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Considering how events in Northern Ireland may overtake any comment on that subject, it's madly courageous of Eamonn Mallie and David McKittrick to attempt a history of the peace process in book form. Yet The Fight for Peace (Heinemann Pounds 8.99) manages to take account of the February Docklands bomb and certainly made sense as the "all-party" talks began at Stormont.

This lucid, even exciting, detective story reveals the muddied route which led to the August 1994 ceasefire. Not long after John Major had said that talking to Gerry Adams and the IRA would "turn my stomach", The Observer revealed Government "back channel" contacts with the Provos and soon Patrick Mayhew was caught by a local paper telling London sixth-formers "if Mr Adams were replaced, that would be a disadvantage".

As I say, an absorbing read. Only those much closer to the action can say how impartial it is. In a 400-page book, Gerry Adams gets a whole column in the index: Dr Paisley has just four references. I suspect that's either prophetic or unbalanced.

Someone likely to be made or unmade by the process is of course Our John.Penny Junor's biography, The Major Enigma, has been given the not inconsiderably more prosaic title From Brixton to Downing Street for its paperback reprint (Penguin Pounds 6.99). Its prose style admirably matches that of its subject. Yet it contains some interesting revelations. John's stag night was "no great event" and (from the one page) "politics have been John Major's life" while "his happiest moments have nothing to do with politics". The most interesting thing about his school career is that his records are a permanent state secret in the Surrey county archives.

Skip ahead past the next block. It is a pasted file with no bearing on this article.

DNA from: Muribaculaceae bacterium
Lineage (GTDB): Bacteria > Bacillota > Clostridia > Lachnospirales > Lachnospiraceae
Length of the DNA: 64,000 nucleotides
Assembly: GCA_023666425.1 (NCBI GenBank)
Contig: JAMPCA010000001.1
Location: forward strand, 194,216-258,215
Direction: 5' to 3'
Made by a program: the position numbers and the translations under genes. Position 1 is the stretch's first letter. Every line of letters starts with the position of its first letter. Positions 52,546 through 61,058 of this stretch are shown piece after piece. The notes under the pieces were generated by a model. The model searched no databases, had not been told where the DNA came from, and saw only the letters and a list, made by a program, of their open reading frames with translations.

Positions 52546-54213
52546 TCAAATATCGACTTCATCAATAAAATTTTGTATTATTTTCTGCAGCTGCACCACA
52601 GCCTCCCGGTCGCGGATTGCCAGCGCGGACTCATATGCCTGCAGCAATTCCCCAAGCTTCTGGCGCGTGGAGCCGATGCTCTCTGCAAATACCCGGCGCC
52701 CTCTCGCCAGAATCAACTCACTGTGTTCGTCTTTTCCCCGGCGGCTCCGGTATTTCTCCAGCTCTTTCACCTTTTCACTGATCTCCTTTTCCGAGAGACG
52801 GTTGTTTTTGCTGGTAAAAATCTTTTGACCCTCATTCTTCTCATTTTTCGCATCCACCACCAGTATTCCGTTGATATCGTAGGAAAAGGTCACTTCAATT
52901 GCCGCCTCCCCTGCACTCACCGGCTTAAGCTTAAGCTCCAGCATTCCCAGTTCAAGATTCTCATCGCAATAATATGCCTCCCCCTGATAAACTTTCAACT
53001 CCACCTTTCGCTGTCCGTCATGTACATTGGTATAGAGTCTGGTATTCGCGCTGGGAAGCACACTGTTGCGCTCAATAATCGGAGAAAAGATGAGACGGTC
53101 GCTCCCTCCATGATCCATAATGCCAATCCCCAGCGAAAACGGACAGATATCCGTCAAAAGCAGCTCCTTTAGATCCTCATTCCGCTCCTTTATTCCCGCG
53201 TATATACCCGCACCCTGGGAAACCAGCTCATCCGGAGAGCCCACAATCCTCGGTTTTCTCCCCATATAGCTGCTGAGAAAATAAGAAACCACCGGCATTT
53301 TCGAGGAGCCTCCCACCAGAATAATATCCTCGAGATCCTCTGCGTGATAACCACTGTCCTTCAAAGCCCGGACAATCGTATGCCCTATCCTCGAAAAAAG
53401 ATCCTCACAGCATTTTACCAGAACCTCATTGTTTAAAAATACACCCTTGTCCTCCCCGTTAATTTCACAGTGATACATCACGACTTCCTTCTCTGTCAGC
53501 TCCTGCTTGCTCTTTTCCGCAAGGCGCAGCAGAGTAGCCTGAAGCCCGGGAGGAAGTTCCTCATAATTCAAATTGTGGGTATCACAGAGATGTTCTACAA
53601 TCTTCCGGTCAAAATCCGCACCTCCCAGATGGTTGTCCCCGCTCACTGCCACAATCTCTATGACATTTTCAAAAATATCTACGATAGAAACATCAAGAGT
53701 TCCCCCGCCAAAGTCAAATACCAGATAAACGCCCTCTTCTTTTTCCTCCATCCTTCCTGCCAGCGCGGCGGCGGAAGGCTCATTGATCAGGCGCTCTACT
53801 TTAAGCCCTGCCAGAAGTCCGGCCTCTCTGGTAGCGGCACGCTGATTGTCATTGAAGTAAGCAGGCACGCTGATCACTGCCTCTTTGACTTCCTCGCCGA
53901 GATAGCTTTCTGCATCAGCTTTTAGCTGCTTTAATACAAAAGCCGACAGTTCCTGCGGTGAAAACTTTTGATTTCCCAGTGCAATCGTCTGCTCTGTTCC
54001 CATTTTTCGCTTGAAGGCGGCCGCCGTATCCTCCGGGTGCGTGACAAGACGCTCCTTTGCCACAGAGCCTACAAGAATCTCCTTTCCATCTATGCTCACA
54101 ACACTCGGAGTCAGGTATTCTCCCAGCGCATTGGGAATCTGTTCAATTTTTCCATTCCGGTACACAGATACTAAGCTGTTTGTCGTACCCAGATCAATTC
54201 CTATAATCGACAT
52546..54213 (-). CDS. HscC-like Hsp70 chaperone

His sister Pat says his "woodenness" stems from his rejection of anything that prevented him fitting in. "Ten years ago he couldn't have been Prime Minister with his background." Except where does that leave someone such as Disraeli? He too went to neither public school nor university. His father, Isaac D'Israeli, may not have made garden gnomes but he was the son of a humble Jewish immigrant.

What Jane Ridley makes abundantly clear in her stylish biography of The Young Disraeli (Sinclair-Stevenson Pounds 12.99) is that Dizzy wasn't afraid to be colourful. His speculations lost him a fortune before he was 21, he had various steamy affairs but married a wealthy older widow and, what's more, he wrote novels. Good ones, too. No wonder today's mob look grey.

Although he considered himself Jewish (and consequently racially superior), he was also baptised a Christian (which allowed him to take his seat in Parliament). He was therefore never quite a member of The Club.This fascinating and compulsive story of the Jews in modern Britain by Stephen Brook (Constable Pounds 14.95) sketches the foundations of British Jewry and explores the acrimonious divisions between the Orthodox and Progressive traditions (as in "I would never even sit in the same room as [Rabbis] Neuberger or Blue").

Yet the vocal Progressives account for only 22 per cent of synagogue membership. On the other hand, 25 per cent of London taxi drivers are Jewish. Besides such odd details, the (Jewish) author charts the rise and fall of Jewish communities in east and north London, Manchester, Glasgow and other cities. His excellent chapter on Jewish schools is a warning which should be read by everyone involved in faith education.

In another part of the forest, two more guides to English usage have appeared. The Longman Guide to English Usage by Sidney Greenbaum and Janet Whitcut (Penguin Pounds 8.99) may be too prescriptive for some but I wish there was a copy in use in every broadcast newsroom. The Little Oxford Dictionary of English Grammar (Oxford Pounds 4.99) is ideal for anyone vaguely aware that, for example, the traditional parts of speech have become "word classes" and now include determiners, conjuncts and intensifiers.

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